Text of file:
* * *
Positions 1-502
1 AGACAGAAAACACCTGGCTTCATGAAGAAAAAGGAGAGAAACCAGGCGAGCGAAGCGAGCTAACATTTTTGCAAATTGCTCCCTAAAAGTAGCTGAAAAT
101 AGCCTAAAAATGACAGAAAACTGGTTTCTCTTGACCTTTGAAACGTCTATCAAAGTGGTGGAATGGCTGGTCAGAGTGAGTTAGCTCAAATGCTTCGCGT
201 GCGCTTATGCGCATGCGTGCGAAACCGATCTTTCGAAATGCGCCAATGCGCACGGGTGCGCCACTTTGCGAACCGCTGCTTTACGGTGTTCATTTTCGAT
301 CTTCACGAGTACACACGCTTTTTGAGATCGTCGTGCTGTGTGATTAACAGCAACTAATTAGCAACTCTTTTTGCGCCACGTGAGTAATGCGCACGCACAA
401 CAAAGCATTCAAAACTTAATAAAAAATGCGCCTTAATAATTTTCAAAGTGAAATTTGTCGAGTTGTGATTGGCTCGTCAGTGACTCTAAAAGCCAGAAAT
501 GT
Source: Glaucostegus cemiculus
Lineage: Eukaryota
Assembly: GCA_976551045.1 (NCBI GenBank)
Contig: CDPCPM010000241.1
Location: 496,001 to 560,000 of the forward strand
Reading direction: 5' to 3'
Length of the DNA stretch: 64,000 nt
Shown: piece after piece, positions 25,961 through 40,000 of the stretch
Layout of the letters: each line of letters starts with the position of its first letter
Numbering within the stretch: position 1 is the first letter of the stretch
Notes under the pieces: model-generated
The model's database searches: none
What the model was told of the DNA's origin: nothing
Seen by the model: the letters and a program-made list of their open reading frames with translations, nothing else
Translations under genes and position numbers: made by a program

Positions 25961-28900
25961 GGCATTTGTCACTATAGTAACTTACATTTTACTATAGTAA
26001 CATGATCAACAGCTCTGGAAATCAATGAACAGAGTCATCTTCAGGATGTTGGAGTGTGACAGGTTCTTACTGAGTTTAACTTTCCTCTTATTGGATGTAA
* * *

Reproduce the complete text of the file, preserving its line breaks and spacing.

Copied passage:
Positions 1-502
1 AGACAGAAAACACCTGGCTTCATGAAGAAAAAGGAGAGAAACCAGGCGAGCGAAGCGAGCTAACATTTTTGCAAATTGCTCCCTAAAAGTAGCTGAAAAT
101 AGCCTAAAAATGACAGAAAACTGGTTTCTCTTGACCTTTGAAACGTCTATCAAAGTGGTGGAATGGCTGGTCAGAGTGAGTTAGCTCAAATGCTTCGCGT
201 GCGCTTATGCGCATGCGTGCGAAACCGATCTTTCGAAATGCGCCAATGCGCACGGGTGCGCCACTTTGCGAACCGCTGCTTTACGGTGTTCATTTTCGAT
301 CTTCACGAGTACACACGCTTTTTGAGATCGTCGTGCTGTGTGATTAACAGCAACTAATTAGCAACTCTTTTTGCGCCACGTGAGTAATGCGCACGCACAA
401 CAAAGCATTCAAAACTTAATAAAAAATGCGCCTTAATAATTTTCAAAGTGAAATTTGTCGAGTTGTGATTGGCTCGTCAGTGACTCTAAAAGCCAGAAAT
501 GT
Source: Glaucostegus cemiculus
Lineage: Eukaryota
Assembly: GCA_976551045.1 (NCBI GenBank)
Contig: CDPCPM010000241.1
Location: 496,001 to 560,000 of the forward strand
Reading direction: 5' to 3'
Length of the DNA stretch: 64,000 nt
Shown: piece after piece, positions 25,961 through 40,000 of the stretch
Layout of the letters: each line of letters starts with the position of its first letter
Numbering within the stretch: position 1 is the first letter of the stretch
Notes under the pieces: model-generated
The model's database searches: none
What the model was told of the DNA's origin: nothing
Seen by the model: the letters and a program-made list of their open reading frames with translations, nothing else
Translations under genes and position numbers: made by a program

Positions 25961-28900
25961 GGCATTTGTCACTATAGTAACTTACATTTTACTATAGTAA
26001 CATGATCAACAGCTCTGGAAATCAATGAACAGAGTCATCTTCAGGATGTTGGAGTGTGACAGGTTCTTACTGAGTTTAACTTTCCTCTTATTGGATGTAA